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Date: Wed, 11 Mar 2015 23:55:09 +0300
From: Solar Designer <>
Subject: bitslice MD*/SHA*, AVX2


So I was thinking whether to drop trying bitslice SHA-2 from the "John
the Ripper SIMD support enhancements" / "Better SIMD implementations of
SHA-2 hashes and higher-level schemes" GSoC sub-task description, since
this portion is too(?) unlikely to result in better performance on
current hardware.

I dug up the latest revision of my md5slice.c experiment (attached to
this message) and tried it out on our i7-4770K.  Here's the speed with
128-bit AVX, building with "gcc version 4.6.3 (Ubuntu/Linaro

solar@...l:~/md5slice$ gcc md5slice.c -o md5slice -Wall -s -O3 -fomit-frame-pointer -funroll-loops -DVECTOR -march=native
solar@...l:~/md5slice$ time ./md5slice
vector size = 128 bits
c09c4c1f 21876746 18aed2 70b452f0

real    0m0.630s
user    0m0.628s
sys     0m0.000s

That's for 10 million MD5s, giving us a speed of 10M/0.63 = ~15.9M MD5/s.

To try AVX2, I changed one line:

typedef element vector __attribute__ ((vector_size (16)));


typedef element vector __attribute__ ((vector_size (32)));

and built with:

solar@...l:~/md5slice$ export PATH=~gcc/gcc-4.9-20130707/bin:$PATH
solar@...l:~/md5slice$ gcc md5slice.c -o md5slice -Wall -s -O3 -fomit-frame-pointer -funroll-loops -DVECTOR -march=native

This gave "warning: always_inline function might not be inlinable" about
FF(), I(), H(), F(), add32r(), add32c(), add32() - but then it built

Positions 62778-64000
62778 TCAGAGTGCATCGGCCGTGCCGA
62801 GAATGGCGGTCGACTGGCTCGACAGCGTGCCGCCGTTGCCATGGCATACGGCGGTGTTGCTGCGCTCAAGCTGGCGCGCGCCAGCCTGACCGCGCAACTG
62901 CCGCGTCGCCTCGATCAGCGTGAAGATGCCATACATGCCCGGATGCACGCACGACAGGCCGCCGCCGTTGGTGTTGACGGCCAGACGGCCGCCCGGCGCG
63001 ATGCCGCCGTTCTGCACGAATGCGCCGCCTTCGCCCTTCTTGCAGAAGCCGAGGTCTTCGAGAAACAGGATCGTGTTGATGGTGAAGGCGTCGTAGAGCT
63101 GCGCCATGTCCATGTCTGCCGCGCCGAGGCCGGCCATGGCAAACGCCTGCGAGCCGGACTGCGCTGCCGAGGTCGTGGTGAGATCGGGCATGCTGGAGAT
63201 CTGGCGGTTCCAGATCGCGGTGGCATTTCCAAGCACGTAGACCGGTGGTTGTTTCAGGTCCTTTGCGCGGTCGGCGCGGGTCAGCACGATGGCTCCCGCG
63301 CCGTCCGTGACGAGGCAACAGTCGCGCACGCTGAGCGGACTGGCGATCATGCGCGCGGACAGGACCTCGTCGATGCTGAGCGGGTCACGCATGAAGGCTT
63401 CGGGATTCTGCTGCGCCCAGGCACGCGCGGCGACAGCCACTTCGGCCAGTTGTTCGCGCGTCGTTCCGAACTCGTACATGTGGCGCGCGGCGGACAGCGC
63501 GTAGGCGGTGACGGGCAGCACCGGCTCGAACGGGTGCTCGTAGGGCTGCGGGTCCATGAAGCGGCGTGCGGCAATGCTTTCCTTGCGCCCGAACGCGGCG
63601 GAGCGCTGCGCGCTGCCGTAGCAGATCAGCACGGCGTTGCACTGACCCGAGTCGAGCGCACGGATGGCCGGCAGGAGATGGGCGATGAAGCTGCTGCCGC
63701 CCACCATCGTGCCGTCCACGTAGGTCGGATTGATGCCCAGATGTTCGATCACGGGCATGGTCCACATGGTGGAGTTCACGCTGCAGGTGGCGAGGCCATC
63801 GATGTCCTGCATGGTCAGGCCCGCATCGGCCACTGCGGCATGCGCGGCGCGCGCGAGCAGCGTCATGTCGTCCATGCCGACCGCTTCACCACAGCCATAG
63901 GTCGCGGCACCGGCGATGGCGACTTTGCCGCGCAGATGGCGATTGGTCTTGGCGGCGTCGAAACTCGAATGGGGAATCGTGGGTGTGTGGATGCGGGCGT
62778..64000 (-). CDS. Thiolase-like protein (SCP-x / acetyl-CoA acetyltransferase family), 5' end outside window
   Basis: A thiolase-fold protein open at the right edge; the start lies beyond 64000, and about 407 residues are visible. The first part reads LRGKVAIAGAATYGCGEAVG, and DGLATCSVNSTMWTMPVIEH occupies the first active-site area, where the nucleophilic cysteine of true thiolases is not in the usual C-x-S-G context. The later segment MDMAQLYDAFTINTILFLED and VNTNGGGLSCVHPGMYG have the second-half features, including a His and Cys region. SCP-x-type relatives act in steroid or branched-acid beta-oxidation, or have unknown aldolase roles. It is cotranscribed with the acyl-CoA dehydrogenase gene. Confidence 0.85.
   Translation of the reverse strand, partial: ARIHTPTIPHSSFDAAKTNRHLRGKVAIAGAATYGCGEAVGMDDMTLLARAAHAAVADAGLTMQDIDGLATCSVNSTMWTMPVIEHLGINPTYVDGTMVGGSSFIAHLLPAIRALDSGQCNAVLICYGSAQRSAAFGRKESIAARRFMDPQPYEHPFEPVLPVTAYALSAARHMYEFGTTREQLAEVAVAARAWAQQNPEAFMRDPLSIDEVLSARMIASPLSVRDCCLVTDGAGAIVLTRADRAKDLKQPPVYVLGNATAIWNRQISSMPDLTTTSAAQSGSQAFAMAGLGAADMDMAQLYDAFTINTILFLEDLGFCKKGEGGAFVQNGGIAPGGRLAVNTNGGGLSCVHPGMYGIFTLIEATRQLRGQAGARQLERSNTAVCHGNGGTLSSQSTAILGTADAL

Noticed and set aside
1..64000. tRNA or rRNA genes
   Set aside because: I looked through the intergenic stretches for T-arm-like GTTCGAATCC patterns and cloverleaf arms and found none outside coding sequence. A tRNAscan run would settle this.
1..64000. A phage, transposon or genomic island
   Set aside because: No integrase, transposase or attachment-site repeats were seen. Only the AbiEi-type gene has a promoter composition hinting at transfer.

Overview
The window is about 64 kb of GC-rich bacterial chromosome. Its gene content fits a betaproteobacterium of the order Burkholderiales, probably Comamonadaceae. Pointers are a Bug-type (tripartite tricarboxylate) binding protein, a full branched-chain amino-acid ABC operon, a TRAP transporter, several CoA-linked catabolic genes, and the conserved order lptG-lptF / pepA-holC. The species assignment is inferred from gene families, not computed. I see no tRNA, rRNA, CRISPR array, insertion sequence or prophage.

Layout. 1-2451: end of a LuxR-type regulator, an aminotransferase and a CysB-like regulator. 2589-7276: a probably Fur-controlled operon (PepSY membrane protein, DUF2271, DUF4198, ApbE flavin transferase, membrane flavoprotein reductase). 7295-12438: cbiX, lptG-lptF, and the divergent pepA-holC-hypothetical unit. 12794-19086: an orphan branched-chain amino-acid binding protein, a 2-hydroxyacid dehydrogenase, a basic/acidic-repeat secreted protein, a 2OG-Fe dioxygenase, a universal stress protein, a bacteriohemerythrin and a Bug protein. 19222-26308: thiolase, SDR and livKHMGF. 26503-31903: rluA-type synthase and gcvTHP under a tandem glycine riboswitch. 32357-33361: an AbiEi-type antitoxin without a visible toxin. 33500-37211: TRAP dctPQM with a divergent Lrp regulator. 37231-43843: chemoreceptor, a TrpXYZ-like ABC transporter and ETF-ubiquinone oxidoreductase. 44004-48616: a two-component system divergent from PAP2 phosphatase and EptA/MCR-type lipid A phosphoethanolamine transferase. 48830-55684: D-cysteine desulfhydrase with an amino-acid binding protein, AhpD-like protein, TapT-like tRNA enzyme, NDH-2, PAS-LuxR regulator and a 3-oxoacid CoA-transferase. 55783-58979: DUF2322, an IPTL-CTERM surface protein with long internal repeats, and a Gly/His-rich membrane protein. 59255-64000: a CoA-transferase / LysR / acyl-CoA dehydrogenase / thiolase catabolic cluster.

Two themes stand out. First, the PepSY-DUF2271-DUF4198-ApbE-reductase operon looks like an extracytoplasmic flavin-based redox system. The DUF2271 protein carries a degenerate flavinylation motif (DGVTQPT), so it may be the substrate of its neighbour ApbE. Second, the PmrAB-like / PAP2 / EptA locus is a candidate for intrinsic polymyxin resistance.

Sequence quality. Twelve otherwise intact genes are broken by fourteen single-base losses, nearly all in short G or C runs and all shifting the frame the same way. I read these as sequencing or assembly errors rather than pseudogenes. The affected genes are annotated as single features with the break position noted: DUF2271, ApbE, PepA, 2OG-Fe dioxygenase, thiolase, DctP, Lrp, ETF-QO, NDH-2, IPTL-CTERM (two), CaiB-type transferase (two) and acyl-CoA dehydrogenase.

fine.  The speed is:

solar@...l:~/md5slice$ time ./md5slice
vector size = 256 bits
c09c4c1f 21876746 18aed2 70b452f0

real    0m0.354s
user    0m0.348s
sys     0m0.004s

which corresponds to 10M/0.35 = ~28.5 MD5/s.

For comparison, a non-OpenMP build of john-1.8.0-jumbo-1 on this machine

solar@...l:~/j/john-1.8.0-jumbo-1/run$ ./john -te -form=raw-md5
Benchmarking: Raw-MD5 [MD5 128/128 AVX 12x]... DONE
Raw:    31923K c/s real, 31923K c/s virtual

So the speed is finally comparable.  That's AVX vs. AVX2, so a
straightforward implementation of MD5 with AVX2 will likely run faster
yet, but the results so far are not conclusively anti-bitslice.

And the ease of upgrading from 128-bit AVX to 256-bit AVX2 with a
one-line change (a two-character change, even) is appealing.  BTW, I did
review the generated assembly code to confirm that it was 128-bit AVX
and 256-bit AVX2 in these two tests as expected.

There's definitely some further room for optimization in md5slice.c -
for example, it does not yet take advantage of the common subexpressions
in the invocations of HH() (we can save 8*32 XORs).  FF() has everything
merged into it manually and specialized, whereas GG(), HH(), and II()
use other functions.  Also, explicit (such as via cpp or with a script)
unrolling and inlining might (or might not) work better than gcc's (the
various *ptr++'s will be replaced with explicit array accesses at fixed
indices, which I think gcc does for us anyway).

Overall, based on this test, I think I'll leave the task listed.  And we
might even need to give it a try for MD4, MD5, and SHA-1 if AVX2 somehow
does not speedup straightforward implementations of them a lot (although
from this test I expect that it will, and the bitslice implementations
will remain much slower than straightforward).


View attachment "md5slice.c" of type "text/x-c" (10797 bytes)

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